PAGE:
Beetle cover article only bark deep |

Beetle cover article only bark deep

Todd Stewart
Todd Stewart

It’s important for a community newspaper to publish stories having relevance for the local readership, as your recent cover article on beetle infestation did well, by relating the tragic loss of area trees to our economy and fire risk. What I found the article sadly missed was the opportunity to dig beyond the protective bark of this issue and penetrate the Vail Valley’s educated, and resource-full stakeholders with hope and practical steps toward a long-term resolution to this and many other natural disasters affecting our home planet.

Perhaps your intent was to keep the article focused locally, but beyond our blessed community, it may interest your readers to know that this is not just our problem, nor just the surrounding Grand and Summit counties, nor just the talk of many neighboring states ” from Wyoming, South Dakota and Nebraska to California and Wyoming ” nor is the alarm heard only throughout Canada’s provinces with British Columbia and Alberta facing forest losses far beyond those in our country, but the alarm is rising in the ears of every self-aware, inquisitive citizen who cares to accept leading scientific understanding of environmental systems.

The direct link between tree health and bark beetle outbreaks is well established, as is the fact that much of western North America and beyond has experienced a prolonged drought and resulting tree weakness. The beetles can only penetrate a tree beginning to die. They act more as a mortician than a murderer. If the beetle is playing its natural role, what part of the system is out of balance? This is where journalism gets difficult, and where responsible journalism must go in order to inform and guide a people seeking solutions and leadership. The real digging starts when we ask how human activity is contributing to drought and global climate crisis. Are we helping to kill the trees, and if so, how can we help them thrive?

Yes, it’s a deep personal challenge to embrace a question whose answer could choke all hope from our children’s innocent eyes, but clinging to comfort by not asking is far more dangerous than the risk of asking – and attempting solutions. I, and many, many more in the world, have confirmed our role in the problems and are focused on long-term balancing of economic, social and environmental systems. I’ll offer a few solutions that I already see happening, and could be accelerated, that give us all hope for a “soft landing” from our over-extended natural resource binge and will help keep our trees healthy and less susceptible to the beetles’ natural activity.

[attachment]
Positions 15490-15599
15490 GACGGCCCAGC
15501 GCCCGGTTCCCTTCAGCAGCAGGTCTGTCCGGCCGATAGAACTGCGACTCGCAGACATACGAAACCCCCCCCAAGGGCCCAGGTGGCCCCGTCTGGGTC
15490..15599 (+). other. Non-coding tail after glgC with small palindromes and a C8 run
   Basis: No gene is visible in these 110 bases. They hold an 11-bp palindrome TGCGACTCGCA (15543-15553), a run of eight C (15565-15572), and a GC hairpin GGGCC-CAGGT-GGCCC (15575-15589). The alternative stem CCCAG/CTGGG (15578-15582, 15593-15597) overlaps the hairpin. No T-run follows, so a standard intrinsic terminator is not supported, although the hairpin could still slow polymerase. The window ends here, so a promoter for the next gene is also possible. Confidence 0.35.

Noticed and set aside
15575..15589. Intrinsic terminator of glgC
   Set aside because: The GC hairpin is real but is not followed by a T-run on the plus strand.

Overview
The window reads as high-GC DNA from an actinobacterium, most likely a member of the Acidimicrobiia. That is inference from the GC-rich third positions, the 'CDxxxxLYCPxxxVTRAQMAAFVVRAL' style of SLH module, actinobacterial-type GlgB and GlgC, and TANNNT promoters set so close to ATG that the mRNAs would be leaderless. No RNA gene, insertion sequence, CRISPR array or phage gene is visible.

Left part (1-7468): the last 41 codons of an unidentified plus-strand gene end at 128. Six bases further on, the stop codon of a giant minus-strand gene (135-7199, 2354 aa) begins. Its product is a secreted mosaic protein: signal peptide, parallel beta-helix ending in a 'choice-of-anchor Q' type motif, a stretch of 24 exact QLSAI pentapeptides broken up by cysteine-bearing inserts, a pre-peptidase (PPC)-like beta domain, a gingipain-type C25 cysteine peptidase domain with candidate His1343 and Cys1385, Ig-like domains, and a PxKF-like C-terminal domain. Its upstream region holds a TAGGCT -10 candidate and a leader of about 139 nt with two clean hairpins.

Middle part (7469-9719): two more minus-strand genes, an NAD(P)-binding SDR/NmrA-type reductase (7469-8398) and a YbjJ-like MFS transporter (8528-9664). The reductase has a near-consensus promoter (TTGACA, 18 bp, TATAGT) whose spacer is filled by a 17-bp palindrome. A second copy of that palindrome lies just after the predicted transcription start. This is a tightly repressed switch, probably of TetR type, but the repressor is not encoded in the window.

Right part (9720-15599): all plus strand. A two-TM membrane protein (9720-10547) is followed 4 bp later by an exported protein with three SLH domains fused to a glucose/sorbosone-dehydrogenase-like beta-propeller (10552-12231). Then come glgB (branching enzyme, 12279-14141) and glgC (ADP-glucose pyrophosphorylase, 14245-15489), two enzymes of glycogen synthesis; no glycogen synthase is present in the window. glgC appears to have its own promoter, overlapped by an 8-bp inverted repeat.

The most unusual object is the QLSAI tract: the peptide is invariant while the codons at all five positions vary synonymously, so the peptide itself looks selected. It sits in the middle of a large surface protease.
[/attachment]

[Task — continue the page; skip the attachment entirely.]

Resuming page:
City mayors around the country have signed onto the Mayors’ Climate Protection Agreement representing more than 50 million people committed to reducing greenhouse gasses and thereby giving nature a fighting chance at balance. Some cities on the list include Aspen, Basalt, Crested Butte, Frisco, New York and Hollywood. Vail can add this step to its planning objectives as a move toward protecting all trees.

The newly implemented green building program in the valley is also a step in the right direction. Setting higher energy efficiency standards for buildings, motors, appliances, and lighting, is by far the cheapest and fastest way to reduce energy use – hence reducing greenhouse gasses.

With such powerful and wealthy citizens and leaders in our community, surely we could be one of the first towns in the country to declare independence from fossil fuels. Solar, micro-hydro, wind and geothermal resources are all developable energy alternatives in our area. Towns all over the world are doing just that right now with less to work with than we have. Our leading example and a strongly articulated community belief in energy independence can carry a powerful message to state government and beyond. Indeed, I believe the power of leadership is our very best tool and one that we have the great privilege and responsibility to exercise. Besides, do we really want Aspen to beat us to it?

Yes, solutions are often complicated and take time to implement, but old policies and thinking, over time, have gotten us here and new thinking can deliver change and long-lasting benefits. I, for many, am rooted in the knowledge that solutions do exist for every problem, even millions of dead trees. And I choose to live a life thriving on greater knowledge, and better solutions. I look forward to this newspaper more fully embracing its opportunity to inform and lead us all.

Todd Stewart is an Edwards resident. Send comments about this column to

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